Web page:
Classes list the primary and secondary skills for the characters with tertiary skills chosen freely by the player. Starting skill scores are determined randomly with primary skills having the best chance of a high starting score. PC get seven skills total, one primary, three secondary and tertiary. Skills are ranked from zero to twelve, but starting values are no higher than six.

There are also a table of weapons and a short list of other 1970’s appropriate items with prices.

Mechanics and the lack of advancement

The resolution mechanic is a 3d6 roll under skill + ability score + modifiers in the -2 to +2 range. A few skill descriptions indicate a variable difficulty using 2d6 for easier tasks and 4d6 for harder tasks. Given that 12 is the maximum skill+ability score for a starting character it makes it hard for players to see many successful rolls. The harshness of this is somewhat offset by an interesting Luck mechanic, but the game is still on hardcore (or maybe just old school) mode.

The game has no advancement rules.

Adventure oportunities and sewer gators

Graffiti covered undergroud and your chaaracter?
(Photo: NARA/public domain)
The adventures section provides five “adventure templates” with a small table for each to flesh out an adventure setting or opposition. The templates slants towards action and survival-horror adventures with or without supernatural opponents.

Following the adventures is the monster section with something like 40 “monsters” from bikers, cops and street punks to giant apes, sewer gators and vampires. There are pop-cultural references here that made me smile and the diversity supports a range of adventures.

Monsters also have levels to judge how hard a challenge they are, but given the lack of an advancement system for PC’s they all look very dangerous.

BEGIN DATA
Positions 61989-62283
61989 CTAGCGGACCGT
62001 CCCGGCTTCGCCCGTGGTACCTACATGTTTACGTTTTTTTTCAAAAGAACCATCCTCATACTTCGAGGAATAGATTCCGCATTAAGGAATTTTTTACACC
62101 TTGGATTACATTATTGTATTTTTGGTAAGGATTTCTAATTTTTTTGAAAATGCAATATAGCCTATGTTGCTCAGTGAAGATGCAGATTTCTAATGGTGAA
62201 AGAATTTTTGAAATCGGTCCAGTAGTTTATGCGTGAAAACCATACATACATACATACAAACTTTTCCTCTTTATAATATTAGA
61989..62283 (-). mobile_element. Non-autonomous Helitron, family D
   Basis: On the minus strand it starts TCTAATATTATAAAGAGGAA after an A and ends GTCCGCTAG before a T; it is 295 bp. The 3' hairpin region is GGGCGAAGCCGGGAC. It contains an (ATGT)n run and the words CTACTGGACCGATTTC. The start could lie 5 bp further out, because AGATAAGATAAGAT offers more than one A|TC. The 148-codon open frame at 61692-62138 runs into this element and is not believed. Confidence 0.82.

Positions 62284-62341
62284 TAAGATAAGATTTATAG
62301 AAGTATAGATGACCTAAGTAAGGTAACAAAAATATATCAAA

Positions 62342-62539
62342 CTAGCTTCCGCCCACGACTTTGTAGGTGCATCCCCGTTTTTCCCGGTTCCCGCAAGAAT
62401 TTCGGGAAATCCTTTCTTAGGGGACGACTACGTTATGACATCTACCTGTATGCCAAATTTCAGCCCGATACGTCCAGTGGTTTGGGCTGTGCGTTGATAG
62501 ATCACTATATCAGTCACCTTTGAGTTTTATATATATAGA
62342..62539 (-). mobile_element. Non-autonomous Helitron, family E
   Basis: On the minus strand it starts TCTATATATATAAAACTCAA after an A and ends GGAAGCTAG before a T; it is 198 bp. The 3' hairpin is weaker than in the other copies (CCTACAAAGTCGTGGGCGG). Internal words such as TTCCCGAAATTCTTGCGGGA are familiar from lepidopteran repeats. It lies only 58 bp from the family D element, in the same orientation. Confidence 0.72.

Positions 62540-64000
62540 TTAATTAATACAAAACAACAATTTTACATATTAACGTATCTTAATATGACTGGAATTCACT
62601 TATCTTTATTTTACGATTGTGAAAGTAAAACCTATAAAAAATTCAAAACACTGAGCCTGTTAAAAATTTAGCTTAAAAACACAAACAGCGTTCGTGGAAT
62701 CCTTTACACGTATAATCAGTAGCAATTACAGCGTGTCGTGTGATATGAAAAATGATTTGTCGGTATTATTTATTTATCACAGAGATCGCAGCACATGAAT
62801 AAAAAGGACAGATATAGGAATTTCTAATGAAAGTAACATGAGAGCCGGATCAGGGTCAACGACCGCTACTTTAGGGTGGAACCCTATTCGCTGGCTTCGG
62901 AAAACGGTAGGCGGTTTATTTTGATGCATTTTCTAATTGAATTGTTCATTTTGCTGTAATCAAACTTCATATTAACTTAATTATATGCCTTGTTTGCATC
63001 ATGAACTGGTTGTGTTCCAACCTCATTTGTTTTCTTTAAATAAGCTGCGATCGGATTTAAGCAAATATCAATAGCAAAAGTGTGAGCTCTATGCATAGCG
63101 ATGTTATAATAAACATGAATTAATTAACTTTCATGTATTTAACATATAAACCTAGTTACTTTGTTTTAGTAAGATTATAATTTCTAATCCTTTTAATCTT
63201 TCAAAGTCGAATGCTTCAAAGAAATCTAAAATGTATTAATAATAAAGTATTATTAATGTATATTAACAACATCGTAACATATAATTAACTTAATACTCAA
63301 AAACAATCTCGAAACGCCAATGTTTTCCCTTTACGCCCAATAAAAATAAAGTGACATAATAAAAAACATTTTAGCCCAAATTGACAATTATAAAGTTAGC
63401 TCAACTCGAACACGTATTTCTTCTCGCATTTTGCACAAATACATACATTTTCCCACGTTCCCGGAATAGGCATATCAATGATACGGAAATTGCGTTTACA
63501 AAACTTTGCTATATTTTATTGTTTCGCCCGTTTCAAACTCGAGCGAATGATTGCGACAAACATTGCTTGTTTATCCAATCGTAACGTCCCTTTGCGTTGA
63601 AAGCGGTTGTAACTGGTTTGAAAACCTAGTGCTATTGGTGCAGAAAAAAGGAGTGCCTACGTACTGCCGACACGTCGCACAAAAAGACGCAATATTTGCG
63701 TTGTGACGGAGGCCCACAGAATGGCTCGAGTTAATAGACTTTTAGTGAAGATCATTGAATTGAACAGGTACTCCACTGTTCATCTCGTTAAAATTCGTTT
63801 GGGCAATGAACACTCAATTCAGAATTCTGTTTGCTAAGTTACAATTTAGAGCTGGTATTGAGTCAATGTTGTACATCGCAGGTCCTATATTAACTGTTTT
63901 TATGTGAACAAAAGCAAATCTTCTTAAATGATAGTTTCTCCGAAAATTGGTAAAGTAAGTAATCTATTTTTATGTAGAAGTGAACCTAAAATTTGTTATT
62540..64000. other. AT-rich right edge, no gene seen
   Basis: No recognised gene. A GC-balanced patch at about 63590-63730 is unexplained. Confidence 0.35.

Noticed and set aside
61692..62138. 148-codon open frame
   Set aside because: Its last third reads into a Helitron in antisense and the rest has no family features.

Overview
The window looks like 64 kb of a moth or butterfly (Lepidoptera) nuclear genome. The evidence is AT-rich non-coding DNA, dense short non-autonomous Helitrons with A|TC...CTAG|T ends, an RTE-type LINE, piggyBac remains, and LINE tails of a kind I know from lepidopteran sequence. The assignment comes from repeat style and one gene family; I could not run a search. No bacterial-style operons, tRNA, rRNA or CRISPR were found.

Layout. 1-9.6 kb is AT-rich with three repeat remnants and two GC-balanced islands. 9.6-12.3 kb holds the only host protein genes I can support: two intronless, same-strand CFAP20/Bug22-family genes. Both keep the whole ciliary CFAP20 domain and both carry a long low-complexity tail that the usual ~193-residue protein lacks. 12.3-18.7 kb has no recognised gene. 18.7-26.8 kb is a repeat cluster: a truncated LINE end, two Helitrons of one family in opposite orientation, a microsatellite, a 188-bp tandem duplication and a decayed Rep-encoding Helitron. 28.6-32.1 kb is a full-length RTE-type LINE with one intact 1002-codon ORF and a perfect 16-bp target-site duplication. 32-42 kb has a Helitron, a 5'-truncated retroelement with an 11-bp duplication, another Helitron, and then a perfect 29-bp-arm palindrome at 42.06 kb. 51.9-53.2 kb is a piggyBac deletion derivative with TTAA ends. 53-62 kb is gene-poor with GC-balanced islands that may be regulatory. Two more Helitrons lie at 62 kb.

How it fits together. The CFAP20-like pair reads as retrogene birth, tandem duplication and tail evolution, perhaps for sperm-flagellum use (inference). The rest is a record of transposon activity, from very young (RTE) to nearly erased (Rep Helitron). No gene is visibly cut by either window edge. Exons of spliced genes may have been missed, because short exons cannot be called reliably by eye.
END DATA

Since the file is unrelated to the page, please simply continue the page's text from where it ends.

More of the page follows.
Hard times for teens in the 70s.
(Actress Eve Plumb in
Dawn: Portrait of a Teenage Runaway) 

My game last night

The game I ran last night was a spur of the moment idea with a single player and me as GM. I think we spent less than 30-minutes from the time we agreed to try Deviant Decade until we were actually playing a game where an exorcist priest was trawling the seedy parts of Bronx looking for a possibly demon-possessed teenage girl. 

The supernatural-thriller (ala The Exorcist/Rosemary’s Baby) with urban crawl-ish elements was a nice fit for the game. It was a blast playing this game!

As the game mechanics are hard and we were playing a one-shot I was greedy with calling for die rolls and lenient with granting positive modifiers when my player had good ideas (which she usually has). I think that is good GM advice when running Deviant Decade.

(Photo: NARA/public domain)

Your game?

Overall, I recommend this game, I recommend the 70s too even if I have not been there, but I did play this game. For $2.99 you get a functional, fun and easy game tailored to experience the grime, crime and decadence of the 70s city streets. Dig?

I would like to see an advancement system though (even if making one up would not be very hard).